Articles | Volume 22, issue 19
Research article
10 Oct 2022
Research article |  | 10 Oct 2022

Changing ozone sensitivity in the South Coast Air Basin during the COVID-19 period

Jason R. Schroeder, Chenxia Cai, Jin Xu, David Ridley, Jin Lu, Nancy Bui, Fang Yan, and Jeremy Avise

Data sets

OMI/Aura Nitrogen Dioxide (NO2) Total and Tropospheric Column 1-orbit L2 Swath 13x24 km V003 Nickolay A. Krotkov, Lok N. Lamsal, Sergey V. Marchenko, Eric J.Bucsela, William H. Swartz, Joanna Joiner, and the OMI core team

OMI/Aura Formaldehyde (HCHO) Total Column 1-orbit L2 Swath 13x24 km V003 Kelly Chance

OMI/Aura NO2 Tropospheric, Stratospheric & Total Columns MINDS 1-Orbit L2 Swath 13 km x 24 km Lok N. Lamsal, Nickolay A. Krotkov, Sergey V. Marchenko, Joanna Joiner, Luke Oman, Alexander Vasilkov, Bradford Fisher, Wenhan Qin, Eun-Su Yang, Zachary Fasnacht, Sungyeon Choi, Peter Leonard, and David Haffner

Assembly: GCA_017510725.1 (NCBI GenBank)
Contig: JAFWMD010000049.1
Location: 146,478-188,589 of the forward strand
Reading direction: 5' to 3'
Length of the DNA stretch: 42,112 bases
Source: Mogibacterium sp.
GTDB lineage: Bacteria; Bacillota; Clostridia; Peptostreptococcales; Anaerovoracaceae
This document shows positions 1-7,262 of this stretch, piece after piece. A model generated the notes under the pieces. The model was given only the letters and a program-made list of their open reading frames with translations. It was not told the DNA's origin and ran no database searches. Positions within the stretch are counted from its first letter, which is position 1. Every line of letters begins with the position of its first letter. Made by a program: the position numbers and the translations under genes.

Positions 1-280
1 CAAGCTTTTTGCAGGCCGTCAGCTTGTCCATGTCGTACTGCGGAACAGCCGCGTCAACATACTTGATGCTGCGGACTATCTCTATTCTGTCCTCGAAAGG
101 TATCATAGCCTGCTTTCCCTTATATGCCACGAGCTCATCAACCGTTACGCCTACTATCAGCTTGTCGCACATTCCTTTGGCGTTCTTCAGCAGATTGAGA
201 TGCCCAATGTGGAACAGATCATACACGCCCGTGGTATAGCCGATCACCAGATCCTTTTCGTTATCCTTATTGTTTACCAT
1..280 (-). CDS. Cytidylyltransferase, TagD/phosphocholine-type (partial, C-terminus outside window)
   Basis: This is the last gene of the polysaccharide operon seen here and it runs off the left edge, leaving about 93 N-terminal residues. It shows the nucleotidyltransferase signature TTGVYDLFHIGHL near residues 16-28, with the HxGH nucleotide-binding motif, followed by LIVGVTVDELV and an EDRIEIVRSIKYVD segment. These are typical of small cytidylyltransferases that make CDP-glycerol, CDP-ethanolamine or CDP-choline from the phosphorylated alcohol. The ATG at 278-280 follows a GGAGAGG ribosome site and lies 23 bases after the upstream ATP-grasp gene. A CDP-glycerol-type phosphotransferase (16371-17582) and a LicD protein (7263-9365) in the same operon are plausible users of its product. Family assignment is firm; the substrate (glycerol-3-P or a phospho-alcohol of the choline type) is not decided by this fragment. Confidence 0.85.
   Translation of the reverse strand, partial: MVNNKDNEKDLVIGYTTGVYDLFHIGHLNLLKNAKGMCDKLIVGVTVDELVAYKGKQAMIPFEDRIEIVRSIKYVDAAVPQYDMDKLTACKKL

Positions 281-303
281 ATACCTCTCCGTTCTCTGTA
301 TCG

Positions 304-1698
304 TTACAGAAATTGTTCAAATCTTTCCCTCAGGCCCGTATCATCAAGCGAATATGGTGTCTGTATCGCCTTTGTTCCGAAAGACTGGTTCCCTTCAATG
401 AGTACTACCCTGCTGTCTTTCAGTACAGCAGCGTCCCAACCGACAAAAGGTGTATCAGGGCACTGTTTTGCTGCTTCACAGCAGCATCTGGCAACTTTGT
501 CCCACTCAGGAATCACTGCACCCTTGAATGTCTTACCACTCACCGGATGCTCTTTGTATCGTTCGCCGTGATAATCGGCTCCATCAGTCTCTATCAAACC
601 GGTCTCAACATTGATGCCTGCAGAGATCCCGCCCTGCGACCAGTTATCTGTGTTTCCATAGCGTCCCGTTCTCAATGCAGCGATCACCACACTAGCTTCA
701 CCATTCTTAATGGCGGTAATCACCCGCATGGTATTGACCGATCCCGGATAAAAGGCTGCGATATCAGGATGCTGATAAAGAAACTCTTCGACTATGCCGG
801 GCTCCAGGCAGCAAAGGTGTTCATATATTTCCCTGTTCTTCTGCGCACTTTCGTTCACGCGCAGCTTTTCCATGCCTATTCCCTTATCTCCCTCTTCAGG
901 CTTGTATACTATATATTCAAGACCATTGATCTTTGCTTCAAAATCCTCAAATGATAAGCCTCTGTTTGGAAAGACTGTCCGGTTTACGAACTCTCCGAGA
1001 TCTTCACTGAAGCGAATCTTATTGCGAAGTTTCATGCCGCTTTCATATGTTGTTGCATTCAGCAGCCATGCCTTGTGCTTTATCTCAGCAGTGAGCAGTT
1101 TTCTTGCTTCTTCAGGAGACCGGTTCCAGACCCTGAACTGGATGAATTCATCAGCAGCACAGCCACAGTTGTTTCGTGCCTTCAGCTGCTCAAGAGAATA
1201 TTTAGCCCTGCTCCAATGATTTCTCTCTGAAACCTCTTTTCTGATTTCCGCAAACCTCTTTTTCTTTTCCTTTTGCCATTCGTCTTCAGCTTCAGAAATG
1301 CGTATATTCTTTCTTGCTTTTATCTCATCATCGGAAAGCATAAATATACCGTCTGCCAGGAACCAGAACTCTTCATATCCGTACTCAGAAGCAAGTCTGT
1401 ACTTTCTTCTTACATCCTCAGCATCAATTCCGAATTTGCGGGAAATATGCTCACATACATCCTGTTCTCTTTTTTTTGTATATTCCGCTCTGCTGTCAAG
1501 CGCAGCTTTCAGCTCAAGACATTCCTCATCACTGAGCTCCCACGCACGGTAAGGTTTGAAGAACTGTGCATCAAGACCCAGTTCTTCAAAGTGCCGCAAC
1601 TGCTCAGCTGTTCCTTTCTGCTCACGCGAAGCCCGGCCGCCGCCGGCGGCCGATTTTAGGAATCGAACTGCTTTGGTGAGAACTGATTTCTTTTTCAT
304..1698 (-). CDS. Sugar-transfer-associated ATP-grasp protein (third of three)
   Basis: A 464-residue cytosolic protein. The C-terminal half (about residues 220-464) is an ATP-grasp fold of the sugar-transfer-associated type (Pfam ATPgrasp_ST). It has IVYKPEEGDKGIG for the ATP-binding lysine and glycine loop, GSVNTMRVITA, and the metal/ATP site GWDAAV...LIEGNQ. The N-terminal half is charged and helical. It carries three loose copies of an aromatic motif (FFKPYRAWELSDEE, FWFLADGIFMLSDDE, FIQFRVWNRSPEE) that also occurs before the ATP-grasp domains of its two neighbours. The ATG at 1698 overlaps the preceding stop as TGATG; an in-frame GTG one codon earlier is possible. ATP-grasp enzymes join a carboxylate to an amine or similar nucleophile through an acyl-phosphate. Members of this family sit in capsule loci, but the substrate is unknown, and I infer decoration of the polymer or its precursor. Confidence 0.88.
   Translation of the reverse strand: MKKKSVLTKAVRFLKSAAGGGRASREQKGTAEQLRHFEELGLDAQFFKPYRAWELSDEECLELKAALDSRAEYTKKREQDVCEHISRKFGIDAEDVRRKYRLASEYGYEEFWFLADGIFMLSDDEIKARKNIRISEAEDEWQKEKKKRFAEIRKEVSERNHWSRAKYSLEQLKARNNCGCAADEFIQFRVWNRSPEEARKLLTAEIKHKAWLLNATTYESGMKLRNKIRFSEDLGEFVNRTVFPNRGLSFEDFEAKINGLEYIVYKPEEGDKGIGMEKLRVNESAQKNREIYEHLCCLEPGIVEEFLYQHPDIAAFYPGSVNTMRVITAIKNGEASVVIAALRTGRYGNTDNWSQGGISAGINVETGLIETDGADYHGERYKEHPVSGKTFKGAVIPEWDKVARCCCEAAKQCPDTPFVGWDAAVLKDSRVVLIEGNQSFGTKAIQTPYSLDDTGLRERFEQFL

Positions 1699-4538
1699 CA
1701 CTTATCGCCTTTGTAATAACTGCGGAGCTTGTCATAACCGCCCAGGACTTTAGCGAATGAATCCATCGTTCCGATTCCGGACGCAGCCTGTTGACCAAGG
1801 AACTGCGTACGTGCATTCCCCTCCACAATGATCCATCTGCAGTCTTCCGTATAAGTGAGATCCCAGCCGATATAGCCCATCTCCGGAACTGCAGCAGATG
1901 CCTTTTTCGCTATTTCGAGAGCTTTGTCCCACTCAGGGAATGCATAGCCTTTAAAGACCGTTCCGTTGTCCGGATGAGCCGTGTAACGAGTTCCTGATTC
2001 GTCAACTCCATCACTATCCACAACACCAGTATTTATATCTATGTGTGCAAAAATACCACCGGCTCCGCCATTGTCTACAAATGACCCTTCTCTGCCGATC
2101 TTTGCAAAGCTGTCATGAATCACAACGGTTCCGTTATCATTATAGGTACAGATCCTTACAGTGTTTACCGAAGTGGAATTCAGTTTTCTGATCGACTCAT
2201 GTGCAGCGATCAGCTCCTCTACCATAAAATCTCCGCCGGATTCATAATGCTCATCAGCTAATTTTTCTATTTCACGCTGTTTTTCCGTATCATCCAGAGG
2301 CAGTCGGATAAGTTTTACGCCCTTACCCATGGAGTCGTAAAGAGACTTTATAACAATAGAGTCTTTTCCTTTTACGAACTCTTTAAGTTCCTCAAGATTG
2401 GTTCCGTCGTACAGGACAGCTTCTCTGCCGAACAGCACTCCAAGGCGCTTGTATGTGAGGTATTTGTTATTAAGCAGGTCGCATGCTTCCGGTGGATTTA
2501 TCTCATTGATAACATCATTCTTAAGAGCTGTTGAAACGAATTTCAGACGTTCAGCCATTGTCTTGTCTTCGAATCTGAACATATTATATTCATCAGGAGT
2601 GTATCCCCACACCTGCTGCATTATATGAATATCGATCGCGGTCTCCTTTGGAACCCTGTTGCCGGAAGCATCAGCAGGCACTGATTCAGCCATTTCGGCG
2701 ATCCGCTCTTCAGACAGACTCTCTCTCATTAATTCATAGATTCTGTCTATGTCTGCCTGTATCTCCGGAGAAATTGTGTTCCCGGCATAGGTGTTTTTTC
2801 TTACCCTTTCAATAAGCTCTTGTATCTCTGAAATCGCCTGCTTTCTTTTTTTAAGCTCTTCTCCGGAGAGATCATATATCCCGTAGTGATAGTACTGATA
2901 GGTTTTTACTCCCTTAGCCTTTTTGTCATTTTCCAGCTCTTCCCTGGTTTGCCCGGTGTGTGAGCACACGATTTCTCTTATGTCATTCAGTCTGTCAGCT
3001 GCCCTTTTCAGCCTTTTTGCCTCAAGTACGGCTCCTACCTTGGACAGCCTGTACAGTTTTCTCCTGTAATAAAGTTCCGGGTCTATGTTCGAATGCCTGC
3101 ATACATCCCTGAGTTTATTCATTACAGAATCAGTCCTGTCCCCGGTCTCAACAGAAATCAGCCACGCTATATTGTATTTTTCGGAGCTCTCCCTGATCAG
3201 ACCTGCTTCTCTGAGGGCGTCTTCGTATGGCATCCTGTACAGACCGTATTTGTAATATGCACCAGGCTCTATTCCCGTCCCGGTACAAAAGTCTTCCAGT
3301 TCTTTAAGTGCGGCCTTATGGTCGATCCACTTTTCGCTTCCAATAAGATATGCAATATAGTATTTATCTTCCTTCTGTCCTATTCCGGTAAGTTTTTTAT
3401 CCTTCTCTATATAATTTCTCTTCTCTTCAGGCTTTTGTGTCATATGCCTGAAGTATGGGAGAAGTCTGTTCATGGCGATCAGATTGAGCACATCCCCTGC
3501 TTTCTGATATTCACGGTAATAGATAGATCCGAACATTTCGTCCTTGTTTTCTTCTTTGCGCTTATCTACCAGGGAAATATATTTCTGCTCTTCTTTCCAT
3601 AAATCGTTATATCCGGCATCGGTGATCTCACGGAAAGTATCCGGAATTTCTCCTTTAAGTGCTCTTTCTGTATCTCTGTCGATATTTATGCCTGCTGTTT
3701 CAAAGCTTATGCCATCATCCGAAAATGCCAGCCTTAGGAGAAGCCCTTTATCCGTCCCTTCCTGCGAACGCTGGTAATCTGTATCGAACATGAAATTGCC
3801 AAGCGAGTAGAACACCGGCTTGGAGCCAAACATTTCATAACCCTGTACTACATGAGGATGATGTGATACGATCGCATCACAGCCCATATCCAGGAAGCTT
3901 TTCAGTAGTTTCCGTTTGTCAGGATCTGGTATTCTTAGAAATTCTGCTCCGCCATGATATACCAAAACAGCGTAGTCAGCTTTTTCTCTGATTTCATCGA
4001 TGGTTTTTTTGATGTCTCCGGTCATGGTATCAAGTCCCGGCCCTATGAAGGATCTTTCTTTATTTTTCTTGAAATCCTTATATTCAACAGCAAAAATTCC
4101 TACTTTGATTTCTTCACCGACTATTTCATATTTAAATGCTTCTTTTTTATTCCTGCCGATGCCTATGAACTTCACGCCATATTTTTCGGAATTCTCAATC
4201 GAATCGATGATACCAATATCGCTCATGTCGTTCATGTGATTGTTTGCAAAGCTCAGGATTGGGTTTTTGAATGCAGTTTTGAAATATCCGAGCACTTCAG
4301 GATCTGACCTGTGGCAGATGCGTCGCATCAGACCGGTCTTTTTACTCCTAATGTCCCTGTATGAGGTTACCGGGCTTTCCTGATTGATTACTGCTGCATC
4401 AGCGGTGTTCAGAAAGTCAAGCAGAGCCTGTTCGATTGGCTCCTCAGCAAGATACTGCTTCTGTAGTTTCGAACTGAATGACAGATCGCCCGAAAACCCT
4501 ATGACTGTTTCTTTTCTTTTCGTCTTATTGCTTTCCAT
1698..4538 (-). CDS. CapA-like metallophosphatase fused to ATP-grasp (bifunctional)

TROPOMI Level 2 Formaldehyde Total Column products Copernicus Sentinel-5P

Model code and software

CMAQ (Community Multiscale Air Quality Model) U.S. EPA (U.S. Environmental Protection Agency)

Short summary
Ozone, a key component of smog, has plagued the Los Angeles (LA) region for decades. Ozone is created by complex chemical reactions that can be greatly impacted by anthropogenic emissions. This study makes use of the COVID-19 period to study the sensitivity of ozone chemistry in LA to certain anthropogenic emissions, notably from vehicles. We find that vehicular emissions of key pollutants dropped by up to 25 % during COVID-19, which caused a fundamental shift in ozone chemistry in the region.
Final-revised paper